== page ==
20. Ori Pomerantz says:

    Both systems appear arbitrary from the outside.

    For believers, atheists appear to just make their own rules when they try to decide what they should do. Atheists believe their morality comes from logical inference from observed facts.

    For atheists, believers appear to follow arbitrary rules based on a man-made “revelation”. Even ignoring the issue of interpretation, there are multiple religion, each claiming to be the one true revelation. The choice of religion appears arbitrary from the outside, based on upbringing more than on logic.

  21. Avigdor M'Bawlmawr says:

    At least religious believers can make the _claim_ of objectivity and morality. The basis of that claim is the matter of dispute. To what does the atheist attribute morality in a random, meaningless world? Don’t tell me about your social contract, or intuition, or any philosophical system at all. At best, it is a clever construct by a speaking animal, at worst, sentimentalism.

    Good policy, not stealing or killing, does not equal any claim on morality, unless you collapse the distinctions between the two. Heck, “good” policy can’t even exist, because I have no basis for judging outside of preferences, my own or the group’s.

  22. Yoel Ben-Avraham says:

    As for the non-believers source of rational for “Right” and “Wrong”, I’ve always thought that the “Contract Social” by Jean-Jacques Rousseau was just that! “Right” or “Good” is such because the human collective agrees it is and vis-versa. The inherent flaw in this being that a “collective” could decide it being the greater good to destroy retarded individuals or Jews & Gypsys.

    The other point I’d like to make is the distinction between Judaism (Torah) and other “revealed” religions. Unfortunately the name of the book and author escapes me, but I read a very powerful critique of Betrand Russells critique of religion. In the book I can’t remember, the author demonstrates that what Russell is criticising is not Torah but Christianity (and by implication Islam). All the criticisms Russell gives, if applied to Torah would only demonstrate Torah as a religion of “reason”. What I’d like to suggest is that it is difficult to lump Torah together with religions that claim to be revealed but are really political tools in the hands of pagans trying to take advantage of the truths in Torah while retaining the attractiveness and control over the lives of their adherents (Christianity & Islam).

  23. mike says:

    For the theist, there is a divine source for objective morality. The theist would reject the doctrine of rationalism.

    For the rationalist atheist, human’s ability to reason is the source of morality. Thus the atheist could reject the notion of the divine, and still have a basis for morality.

    Pick your choice.

  24. Baruch Horowitz says:

    Humanists, like religious people of all faiths, may emphasize many values that would lead to ethical behavior.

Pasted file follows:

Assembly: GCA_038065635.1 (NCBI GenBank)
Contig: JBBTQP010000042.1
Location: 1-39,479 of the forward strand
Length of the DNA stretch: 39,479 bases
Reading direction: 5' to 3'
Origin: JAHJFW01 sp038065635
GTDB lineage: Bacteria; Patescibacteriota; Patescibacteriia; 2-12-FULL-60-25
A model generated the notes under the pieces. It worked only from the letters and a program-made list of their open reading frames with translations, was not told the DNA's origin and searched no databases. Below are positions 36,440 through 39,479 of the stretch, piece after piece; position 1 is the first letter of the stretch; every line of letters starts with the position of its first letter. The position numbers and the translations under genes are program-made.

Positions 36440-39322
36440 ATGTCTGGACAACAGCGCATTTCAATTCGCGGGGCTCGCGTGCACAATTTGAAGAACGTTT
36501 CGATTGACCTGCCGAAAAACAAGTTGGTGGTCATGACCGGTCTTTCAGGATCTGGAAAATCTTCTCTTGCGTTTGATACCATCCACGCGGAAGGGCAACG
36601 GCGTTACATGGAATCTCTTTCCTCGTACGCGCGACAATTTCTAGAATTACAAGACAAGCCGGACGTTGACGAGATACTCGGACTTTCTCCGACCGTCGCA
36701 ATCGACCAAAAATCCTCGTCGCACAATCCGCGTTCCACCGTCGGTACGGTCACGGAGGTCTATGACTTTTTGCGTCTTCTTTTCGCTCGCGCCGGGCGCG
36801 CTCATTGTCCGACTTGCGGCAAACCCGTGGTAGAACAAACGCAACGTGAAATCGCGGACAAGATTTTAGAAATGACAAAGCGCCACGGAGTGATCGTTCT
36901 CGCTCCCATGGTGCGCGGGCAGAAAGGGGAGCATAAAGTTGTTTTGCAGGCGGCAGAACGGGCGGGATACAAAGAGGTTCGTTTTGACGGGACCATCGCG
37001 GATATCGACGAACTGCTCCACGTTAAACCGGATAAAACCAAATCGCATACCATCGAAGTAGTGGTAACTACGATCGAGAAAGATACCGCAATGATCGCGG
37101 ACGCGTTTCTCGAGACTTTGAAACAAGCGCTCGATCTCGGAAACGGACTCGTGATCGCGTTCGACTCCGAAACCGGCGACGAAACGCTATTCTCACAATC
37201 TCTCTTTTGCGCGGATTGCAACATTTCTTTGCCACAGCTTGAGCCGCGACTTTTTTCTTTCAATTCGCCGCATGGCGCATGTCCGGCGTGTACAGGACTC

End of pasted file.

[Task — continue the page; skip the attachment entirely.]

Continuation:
Humanistic psychology speaks of human self-fulfillment, compassion, and “emphasizes the independent dignity and worth of human beings and their conscious capacity to develop personal competence and self respect”(Association for Humanistic Psychology).

    Secular humanist ethicists maintains that “it is possible for human beings to lead meaningful and wholesome lives for themselves and in service to their fellow human beings without the need of religious commandments or the benefit of clergy”(Declaration of Council for Secular Humanisim).

    Philosophically, evolutionary biologists and extreme animal rights activists who stress that a person is no different than an ape clearly have an ethical weakness. Animal rights lawyer and Harvard Law School lecturer Steve Wise, has famously said that “at least legally, and probably morally, the only time I believe one should be able to use a chimpanzee in research is a situation where one would also use a four-year-old human child.”

    However, even those that don’t go that far, have a weakness insofar as they don’t recognize an inherent reason to be moral. If a person has no soul, how can morality be inherent? A religious person, however, believes in a Divine soul, as well as in the Divine capacity to choose, and he or she therefore has an inherent reason to be moral.

    There could therefore be two advantages to inherent, religious ethics:

    (1) There would be differences regarding finer, more abstract decisions. A religious person would support the sanctity of life in abortion or euthanasia debates.

    (2) A religious person can develop him or herself to a moral and ethical level not attainable by someone without an inherent reason for morality(the opposite is true as well; violence has been committed in the name of religion). Faced with the same extreme level of temptation, the one with an inherent reason would overcome the ethical conflict.